Leaving the scene of an accident can carry severe penalties, especially if anyone is injured in the incident. Severe injuries can change misdemeanor charges into felony charges. When it comes to dealing with such situations, consulting with the team at Goodman Acker would be to your benefit. Learn more about charges, penalties, insurance implications, and other key factors in cases where drivers leave the scene of an accident.
Drivers involved in an accident are expected to stay at the scene, regardless of fault, long enough to provide their name, address, and license plate number and show their driver’s license to the police officer or anyone else who was directly involved in the accident. Sometimes, it may be necessary to move the vehicles off of a highway to a safer spot or a marked crash investigation site on the road. Drivers may also need to leave to contact emergency services. In cases where injuries occur, drivers are expected to seek emergency assistance. Michigan’s penalties increase with the severity of the incident:
Only the driver of the vehicle involved in the accident faces potential charges. Passengers may be obligated in some circumstances to report the accident if the driver fails to do so. Drivers may face additional charges with separate penalties stemming from the accident if they’re under the influence of alcohol or drugs, they’re driving recklessly, the victim dies, or other aggravating factors are present.
Car insurance companies look at two different scenarios when it comes to leaving the scene of an accident. Either the policyholder left the scene of an accident, or the policyholder was involved in an accident where someone else leaves the scene. Regardless of the circumstances, be sure to take steps to mitigate risk.
If you’re at fault for an accident and leave the scene, your car insurance should cover damages and injuries up to policy limits. This may not be the case if your policy has a provision that prohibits leaving the scene of an accident or other exclusions. Reporting an accident to your insurance company, regardless of the circumstances, is crucial. Drivers who leave the scene of an accident can also face more serious punitive damages in a lawsuit.
If you’re a victim of an accident where the driver leaves, your insurance likely will step in, since the other party is unknown. If the person who left the scene was also responsible for the accident, your bodily injury insurance coverage wouldn’t apply since you’re not at fault for the accident. Uninsured motorist coverage kicks in at that point. Uninsured motorist coverage is an optional but essential element of every Michigan auto insurance policy. Michigan’s no-fault insurance laws changed in July 2020, lowering minimum coverage for injuries. Drivers need to be sure to carry adequate uninsured and underinsured motorist coverage.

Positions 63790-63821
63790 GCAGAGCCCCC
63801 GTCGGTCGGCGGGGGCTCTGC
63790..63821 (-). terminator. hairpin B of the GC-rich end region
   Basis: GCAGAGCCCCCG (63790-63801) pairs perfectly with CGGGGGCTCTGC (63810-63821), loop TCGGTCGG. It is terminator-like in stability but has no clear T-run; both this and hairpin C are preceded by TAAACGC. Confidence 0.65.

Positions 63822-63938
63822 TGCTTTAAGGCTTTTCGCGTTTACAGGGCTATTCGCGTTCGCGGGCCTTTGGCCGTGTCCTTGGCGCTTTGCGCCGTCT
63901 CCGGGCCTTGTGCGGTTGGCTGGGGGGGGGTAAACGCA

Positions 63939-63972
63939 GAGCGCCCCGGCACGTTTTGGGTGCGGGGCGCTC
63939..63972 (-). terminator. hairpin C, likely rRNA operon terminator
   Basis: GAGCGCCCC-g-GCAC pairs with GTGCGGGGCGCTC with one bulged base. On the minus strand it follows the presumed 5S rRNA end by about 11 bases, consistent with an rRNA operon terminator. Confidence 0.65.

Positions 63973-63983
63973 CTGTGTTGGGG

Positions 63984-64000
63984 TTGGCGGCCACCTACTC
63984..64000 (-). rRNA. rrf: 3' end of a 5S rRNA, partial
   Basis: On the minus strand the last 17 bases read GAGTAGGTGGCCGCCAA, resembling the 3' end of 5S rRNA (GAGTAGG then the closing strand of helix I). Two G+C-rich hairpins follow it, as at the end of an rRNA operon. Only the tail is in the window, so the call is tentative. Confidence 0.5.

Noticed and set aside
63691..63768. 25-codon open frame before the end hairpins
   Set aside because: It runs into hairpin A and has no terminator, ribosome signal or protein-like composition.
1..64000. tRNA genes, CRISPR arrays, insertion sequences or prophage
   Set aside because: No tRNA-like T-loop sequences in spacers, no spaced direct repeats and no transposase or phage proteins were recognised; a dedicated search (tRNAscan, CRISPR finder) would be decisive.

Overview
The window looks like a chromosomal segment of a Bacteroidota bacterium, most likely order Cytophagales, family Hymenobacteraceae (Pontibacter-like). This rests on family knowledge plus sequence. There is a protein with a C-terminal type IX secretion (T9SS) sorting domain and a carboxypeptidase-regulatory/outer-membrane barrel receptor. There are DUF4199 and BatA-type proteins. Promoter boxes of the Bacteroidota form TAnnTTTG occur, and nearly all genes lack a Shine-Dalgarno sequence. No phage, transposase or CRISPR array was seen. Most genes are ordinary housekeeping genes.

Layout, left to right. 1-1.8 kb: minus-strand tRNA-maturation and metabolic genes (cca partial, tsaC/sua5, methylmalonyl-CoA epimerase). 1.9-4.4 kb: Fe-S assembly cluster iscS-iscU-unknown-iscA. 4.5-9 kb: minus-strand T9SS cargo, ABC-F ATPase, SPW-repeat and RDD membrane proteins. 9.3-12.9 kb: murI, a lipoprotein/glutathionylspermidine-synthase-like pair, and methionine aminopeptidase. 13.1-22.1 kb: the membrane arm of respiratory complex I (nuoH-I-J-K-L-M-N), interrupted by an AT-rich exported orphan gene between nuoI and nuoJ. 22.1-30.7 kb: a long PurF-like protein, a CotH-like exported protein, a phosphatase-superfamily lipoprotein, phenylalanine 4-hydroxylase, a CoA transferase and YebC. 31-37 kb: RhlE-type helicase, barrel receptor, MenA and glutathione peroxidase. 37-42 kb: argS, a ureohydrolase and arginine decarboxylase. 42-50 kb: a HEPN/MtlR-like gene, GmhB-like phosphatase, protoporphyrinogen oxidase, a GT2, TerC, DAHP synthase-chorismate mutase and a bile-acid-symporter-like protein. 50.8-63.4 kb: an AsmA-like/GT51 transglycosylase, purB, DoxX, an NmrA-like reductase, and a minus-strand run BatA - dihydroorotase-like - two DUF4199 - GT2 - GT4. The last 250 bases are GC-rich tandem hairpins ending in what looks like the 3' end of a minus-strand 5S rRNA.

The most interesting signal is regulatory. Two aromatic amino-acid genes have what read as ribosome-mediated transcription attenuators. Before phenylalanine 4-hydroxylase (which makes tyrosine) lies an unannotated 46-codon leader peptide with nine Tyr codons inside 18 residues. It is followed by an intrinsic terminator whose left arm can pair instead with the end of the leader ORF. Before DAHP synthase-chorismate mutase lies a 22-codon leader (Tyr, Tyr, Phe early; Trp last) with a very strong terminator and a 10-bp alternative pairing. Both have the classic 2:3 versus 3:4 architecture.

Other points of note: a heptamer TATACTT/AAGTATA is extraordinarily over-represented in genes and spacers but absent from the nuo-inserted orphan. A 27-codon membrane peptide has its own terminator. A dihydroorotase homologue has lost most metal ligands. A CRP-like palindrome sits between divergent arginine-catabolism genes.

Auto insurance policies may have strict requirements for covering accidents where the responsible party leaves the scene. Victims of the accident will probably have to file a police report as soon as possible and report the crash to their insurance company within 24 hours. Uninsured motorist coverage will typically only cover injuries. Collision coverage will step in to cover property damage to your vehicle. Circumstances can get very complicated, especially if the responsible party fled the scene and is being sought by authorities. Protect your rights by consulting with a Michigan personal injury lawyer.
Both terms are often used interchangeably, but the terms sometimes apply to different circumstances. Hit and run accidents often involve the driver fleeing the scene of an accident with another vehicle without notifying the other party or the authorities. Leaving the scene of an accident usually refers to drivers who leave the scene after damaging property.
Witnesses or bystanders at the scene aren’t required to stay by law but often stay to seek emergency services or provide first aid.
Returning to the scene after leaving can be a mitigating factor, as the sooner the failure to stay at the scene is resolved, the better. A driver may panic after an accident and leave. It is, however, permissible to leave for safety reasons like traffic or a possible explosion, and sometimes a driver may need to seek help or get a cell phone signal.
Requirements for staying at the scene are higher when injuries or death occur. In accidents with only property damage, drivers may proceed to the nearest safe place to stop without blocking traffic. For drivers who leave the scene out of fear or shock, their return can be a mitigating factor the court can consider. This can potentially lower fines and penalties. Drivers may also have the defense that they were seeking a safe place to pull over and were unable to do so, then returned to the scene.
Michigan laws on auto insurance liability are evolving. Personal injury cases involving a driver who left the scene of the accident become very complex. Grand Rapids car accident lawyers can look beyond the emotional aspect and work to get their clients the best possible outcome. If you or a family member suffered injuries from an accident in the Grand Rapids area or any other part of Michigan, contact our office for a free consultation.
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